US wheat markets lost between 4pc and 7pc overnight.
- Chicago wheat July contract down US70 cents per bushel to 1087.5c/bu;
- Kansas wheat July contract down 69.75c/bu to 1165.5c/bu;
- Minneapolis wheat July down 57.25c/bu to 1257.5c/bu;
- MATIF wheat September contract down €14.50/t to €392.25/t;
- Black Sea wheat July contract down $9/t to $400.25/t;
- Corn July contract down 23.75c/bu to 753.5c/bu;
- Soybeans July contract down 49c/bu to 1683.25c/bu;
- Winnipeg canola November 2022 contract up C$0.10/t at $1073.50/t;
- MATIF rapeseed November 2022 contract down €2.50/t to €805.75/t;
- ASX July 2022 wheat contract unchanged at $466.30/t;
- ASX Jan 2023 wheat contract up $5/t to $475/t;
- AUD dollar eased to US$0.717.
Humanitarian corridors are back on… or are they? More talk and liquidation around ideas that Putin will allow exports from the Ukraine. The Russian Foreign Minister will meet with Turkey on 8 June to discuss the potential sea corridor to funnel out Ukrainian grain. This probably raises more questions than answers. Whom do they pay? Who gets the cash? Will this be Ukrainian grain seized by Russia with a view to get funds back to Russia? Interesting that Putin has been pretty consistent – he is happy to open up the humanitarian corridor as long as sanctions are lifted. Then, while the market was selling off on ideas the corridor could become a reality, the EU announced they will place a ban on some more Russian energy, cutting 90pc of oil imports from Russia – ie more sanctions. Additionally, Russia is about to turn off the gas to Germany. The disconnect between war updates, ie the city of Severodonetsk which is all but overrun, and a market view that Russia will allow exports of Ukrainian grain seem as wide as ever.
EU diplomats have said that the agreement to cut oil imports would clear the way for other elements of a sixth package of EU sanctions on Russia to take effect, including cutting Russia’s biggest bank, Sberbank, from the SWIFT messaging system.
US corn planting made some impressive progress this week with 86pc planted vs 87pc average. Winter wheat conditions are still poor with only a 1pc improvement from last week with 29pc of the crop in good-to-excellent condition.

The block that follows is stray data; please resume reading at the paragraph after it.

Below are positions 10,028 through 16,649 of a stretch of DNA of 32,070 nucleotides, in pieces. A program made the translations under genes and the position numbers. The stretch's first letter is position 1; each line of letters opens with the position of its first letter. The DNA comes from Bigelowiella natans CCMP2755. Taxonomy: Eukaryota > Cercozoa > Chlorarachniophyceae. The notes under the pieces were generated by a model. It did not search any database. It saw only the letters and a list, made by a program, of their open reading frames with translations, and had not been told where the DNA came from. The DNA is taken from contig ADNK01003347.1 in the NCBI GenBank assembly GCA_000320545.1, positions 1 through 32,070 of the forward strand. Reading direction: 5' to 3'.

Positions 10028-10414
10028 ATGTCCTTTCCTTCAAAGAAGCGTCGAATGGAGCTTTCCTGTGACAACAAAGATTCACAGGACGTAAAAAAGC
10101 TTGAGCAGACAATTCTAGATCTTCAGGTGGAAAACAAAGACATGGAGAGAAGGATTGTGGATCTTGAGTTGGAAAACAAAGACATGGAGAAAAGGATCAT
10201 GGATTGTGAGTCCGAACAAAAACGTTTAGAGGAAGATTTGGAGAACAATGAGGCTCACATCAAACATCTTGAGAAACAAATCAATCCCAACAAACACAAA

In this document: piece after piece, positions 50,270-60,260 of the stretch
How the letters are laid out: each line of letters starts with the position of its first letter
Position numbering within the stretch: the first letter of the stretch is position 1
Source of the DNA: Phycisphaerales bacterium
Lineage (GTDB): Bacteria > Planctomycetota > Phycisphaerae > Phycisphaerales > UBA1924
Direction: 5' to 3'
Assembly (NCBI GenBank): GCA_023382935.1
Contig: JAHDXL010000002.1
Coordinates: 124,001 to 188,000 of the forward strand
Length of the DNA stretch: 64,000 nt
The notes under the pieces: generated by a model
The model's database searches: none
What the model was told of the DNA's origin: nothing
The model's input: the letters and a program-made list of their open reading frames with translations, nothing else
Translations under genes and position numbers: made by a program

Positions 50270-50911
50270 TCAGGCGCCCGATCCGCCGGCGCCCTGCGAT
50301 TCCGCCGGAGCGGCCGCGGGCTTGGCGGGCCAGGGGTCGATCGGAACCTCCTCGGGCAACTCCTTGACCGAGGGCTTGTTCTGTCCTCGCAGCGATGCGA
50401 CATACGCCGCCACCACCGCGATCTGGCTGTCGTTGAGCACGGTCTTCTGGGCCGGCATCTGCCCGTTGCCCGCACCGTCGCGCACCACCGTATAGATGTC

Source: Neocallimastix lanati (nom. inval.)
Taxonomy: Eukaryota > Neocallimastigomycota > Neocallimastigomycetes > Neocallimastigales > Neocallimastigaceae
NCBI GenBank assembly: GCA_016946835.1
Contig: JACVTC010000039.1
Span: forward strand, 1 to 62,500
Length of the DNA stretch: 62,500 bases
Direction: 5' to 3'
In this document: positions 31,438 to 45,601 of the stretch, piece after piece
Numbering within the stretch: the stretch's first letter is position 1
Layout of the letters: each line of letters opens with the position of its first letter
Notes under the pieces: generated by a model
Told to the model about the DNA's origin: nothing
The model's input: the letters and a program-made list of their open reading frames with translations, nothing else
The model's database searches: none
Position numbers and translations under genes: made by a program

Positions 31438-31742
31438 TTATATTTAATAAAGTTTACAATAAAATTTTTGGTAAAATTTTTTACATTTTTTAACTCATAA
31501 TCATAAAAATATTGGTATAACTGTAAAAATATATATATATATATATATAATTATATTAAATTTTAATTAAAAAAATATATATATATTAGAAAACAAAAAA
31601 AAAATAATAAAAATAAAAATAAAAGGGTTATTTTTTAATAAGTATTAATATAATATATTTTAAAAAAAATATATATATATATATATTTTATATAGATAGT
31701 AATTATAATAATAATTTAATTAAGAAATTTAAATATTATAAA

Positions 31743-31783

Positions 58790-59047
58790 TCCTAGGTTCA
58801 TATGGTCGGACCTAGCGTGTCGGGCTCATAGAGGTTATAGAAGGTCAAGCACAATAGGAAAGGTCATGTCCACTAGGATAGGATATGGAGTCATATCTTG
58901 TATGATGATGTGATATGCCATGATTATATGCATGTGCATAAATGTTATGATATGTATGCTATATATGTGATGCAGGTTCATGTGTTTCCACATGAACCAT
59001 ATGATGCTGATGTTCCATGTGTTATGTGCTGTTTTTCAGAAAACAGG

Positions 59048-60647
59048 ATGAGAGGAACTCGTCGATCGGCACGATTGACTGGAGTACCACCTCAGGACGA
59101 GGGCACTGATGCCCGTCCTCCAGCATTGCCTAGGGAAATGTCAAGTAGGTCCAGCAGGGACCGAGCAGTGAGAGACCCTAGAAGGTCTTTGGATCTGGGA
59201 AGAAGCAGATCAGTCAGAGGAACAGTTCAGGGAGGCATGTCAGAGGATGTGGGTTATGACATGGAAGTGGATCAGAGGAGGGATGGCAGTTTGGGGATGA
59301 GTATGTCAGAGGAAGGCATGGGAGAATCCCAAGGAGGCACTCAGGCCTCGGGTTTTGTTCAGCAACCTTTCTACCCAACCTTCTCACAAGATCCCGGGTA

Weather is actually pretty good. Yes there are areas that are problematic, but EU is improving and nothing is really impacting the US row crops at the moment. The Russian growing season continues to look amazing – adding to the ideas that they will easily supply 40Mt.
Market was relatively unchanged yesterday on current crop while new crop bids were back $10/t across the boards for wheat, barley was a fraction softer and canola also pulled back $10-20/t on new and old crop.
“Hopes on a Hat-trick” – Rabobank released its winter crop outlook yesterday with total area planted in Australia expected to reach a record 23.83m ha, exceeding last year’s record by 1pc. The report notes that they expect this to include a record canola area of 3.6 million hectares, up 21% YOY. Increased canola area will come at the expense of barley, given Chinese anti dumping tariffs remain in place, and pulses, which are still stored and unsold in large quantities in northern NSW and QLD
Queensland Senator Murray Watt has been appointed to the role of Minister for Agriculture in Prime Minister Anthony Albanese’s new cabinet. Murray Watt was a solicitor before entering the Queensland public service where he worked as chief of staff to Premier Anna Bligh from 2002 to 2007. He entered Federal Politics when he was elected to the Senate for Queensland in 2016. He served as Shadow Minister for Northern Australia, Disaster and Emergency Management and Queensland Resources when in Opposition.